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Comments

VolpeApr 3 2014 07:17 PM

America is in 2nd place behind China in greenhouse gas emissions. Together this account for about 44% of the global emissions and Canada contributes 1.6% of which oil sands is 2% of that.

Before you wave your enviro flags have a good look at California's heavy crude that makes the oil sands seem pristine in comparison. While you are at it look at the Venezuelan crudes too.

I think all oil exports to the United States should be stoppped immeidately then tell your fellow Americans why they are out of work and why gasoline is so expensive. Put away your SUV's and pull out your horse and carriages.

I hope one day you get a real job to enlighten yourself on the world around you.

Peter BreedveldApr 4 2014 02:12 PM

Your article ignores two basic facts about the economic nature of oil. Oil is a fungible commodity and it is price inelastic.

Fungible means one barrel of oil is easy to replace with another barrel of oil. So oil produced an exportable from Alberta has the same effect on prices as oil produced and exportable from Russia. More supply if demand is the same means a lower price (research supply and demand if you don't understand this).

Oil is also relatively price inelastic meaning that demand does not react very much to price. If the price increases people cannot stop driving to work or do much to reduce demand. If on the other hand prices decline people are unlikely to take a longer drive to work or the grocery store. Since the price of oil has relatively little effect on demand a small oversupply of oil will result in a large drop in prices and a small shortage will result in a large increase in prices. Therefore even though the oil sands only make up a few percentage of global oil production withdrawing the oil would result in huge price gains which would help Russia and increasing the production will result in huge reductions in prices which would hurt Russia.

This effect can be seen in history. Hurricane Katrina resulted a few million barrels a day of production stopping and prices soared after that storm. In the mid 1980s the world had a surplus of oil production and prices went down to $10 per barrel. This price inelasticity is why the oil industry is so prone to booms and busts and it is why the few million barrels extracted from the oil sands is so important to keeping prices of oil affordable and decreasing Russia’s economic might.

Anthony SwiftApr 4 2014 04:14 PM

Peter: The Keystone XL environmental review is predicated on the assumption that the additional crude from the project will not increase supply on the global market, but rather would lead to decreased production from producers of global balancing crudes– and Russia is not such a producer.

If you are correct that KXL will lead to the burning of more oil on the global market, State would then have to take a look the carbon emissions from that increase in global oil consumption. State found the total annual emissions from Keystone XL would be 168 million metric tons – or the equivalent to the emissions of 35.3 million cars in the course of a year.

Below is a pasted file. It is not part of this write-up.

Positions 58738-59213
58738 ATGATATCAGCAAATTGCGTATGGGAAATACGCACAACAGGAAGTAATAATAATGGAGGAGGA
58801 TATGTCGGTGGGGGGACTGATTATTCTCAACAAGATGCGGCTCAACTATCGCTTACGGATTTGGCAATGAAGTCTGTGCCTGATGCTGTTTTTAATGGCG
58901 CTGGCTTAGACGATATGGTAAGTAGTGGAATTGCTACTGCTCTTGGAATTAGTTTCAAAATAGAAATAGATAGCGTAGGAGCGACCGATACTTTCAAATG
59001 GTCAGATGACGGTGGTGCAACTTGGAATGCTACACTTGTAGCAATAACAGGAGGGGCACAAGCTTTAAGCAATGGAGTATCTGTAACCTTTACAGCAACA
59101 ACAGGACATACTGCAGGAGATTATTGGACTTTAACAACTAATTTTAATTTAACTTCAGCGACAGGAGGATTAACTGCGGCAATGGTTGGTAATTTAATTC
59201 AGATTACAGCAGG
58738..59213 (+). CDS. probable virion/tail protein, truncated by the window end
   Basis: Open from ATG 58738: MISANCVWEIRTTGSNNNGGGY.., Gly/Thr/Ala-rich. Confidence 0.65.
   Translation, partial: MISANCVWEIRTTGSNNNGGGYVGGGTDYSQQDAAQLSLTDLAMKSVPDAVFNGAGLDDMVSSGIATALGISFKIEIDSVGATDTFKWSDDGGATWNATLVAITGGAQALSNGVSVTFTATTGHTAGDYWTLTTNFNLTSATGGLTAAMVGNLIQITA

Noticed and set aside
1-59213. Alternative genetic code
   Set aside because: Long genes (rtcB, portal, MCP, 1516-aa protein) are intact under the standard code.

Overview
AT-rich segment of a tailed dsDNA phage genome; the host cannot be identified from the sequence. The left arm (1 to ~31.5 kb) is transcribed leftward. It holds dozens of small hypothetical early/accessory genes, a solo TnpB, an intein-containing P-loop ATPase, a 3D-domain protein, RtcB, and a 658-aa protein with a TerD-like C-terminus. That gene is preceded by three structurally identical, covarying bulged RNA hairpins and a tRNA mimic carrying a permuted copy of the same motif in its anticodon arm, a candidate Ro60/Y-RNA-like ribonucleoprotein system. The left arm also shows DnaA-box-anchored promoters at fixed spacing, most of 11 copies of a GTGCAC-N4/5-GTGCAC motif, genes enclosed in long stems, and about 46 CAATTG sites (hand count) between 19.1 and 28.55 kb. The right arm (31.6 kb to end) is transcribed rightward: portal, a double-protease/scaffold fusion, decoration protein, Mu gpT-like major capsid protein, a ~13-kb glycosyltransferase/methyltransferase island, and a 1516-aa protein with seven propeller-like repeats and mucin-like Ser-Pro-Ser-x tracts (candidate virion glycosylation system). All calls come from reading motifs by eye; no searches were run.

While short term supply disruptions can create price shocks in the global market, anticipatable developments – like the decision whether or not to build infrastructure to expand tar sands production – provide sufficient time for producers to react and compensate.

jan freedApr 4 2014 07:11 PM

As you pointed out, there are many good reasons to say "no" to Keystone.

It will not create the jobs claimed* for it, nor will it reduce prices at the pump. In fact, prices may go up as domestic oil finds easier ways overseas.

It threatens drinking water supplies.

But most importantly, the IEA estimates that Keystone could harvest 3 times the carbon that would take us over 2 degrees C, the absolute limit for a catastrophe we might survive, if we're lucky.
And other carbon projects are in the wings, taking us up to +6 deg. C, with "massive climate change and irreparable damage" How reckless can we be?

See: "IEA acknowledges fossil fuel reserves climate crunch"
http://priceofoil.org/2012/11/12/iea-acknowledges-fossil-fuel-reserves-climate-crunch/

We are warned of this climate abyss by our most trusted messengers, such as NOAA, NASA, every scientific academy, such as the Royal Academy of UK (SIr Isaac Newton was president), the National Academy of Sciences (Einstein was a member), the very conservative World Bank, fact-checked by National Geographic, Scientific American.
We are told of current disastrous health effects by the 
American Academy of Pediatrics, the World Health Organization and the AMA.

We cannot rely on State Department assessments, if made by employees of the carbon industries.

And Keystone could eventually strip forests the size of Florida, forests that might have absorbed enormous quantities of CO2 before they were removed as "overburden".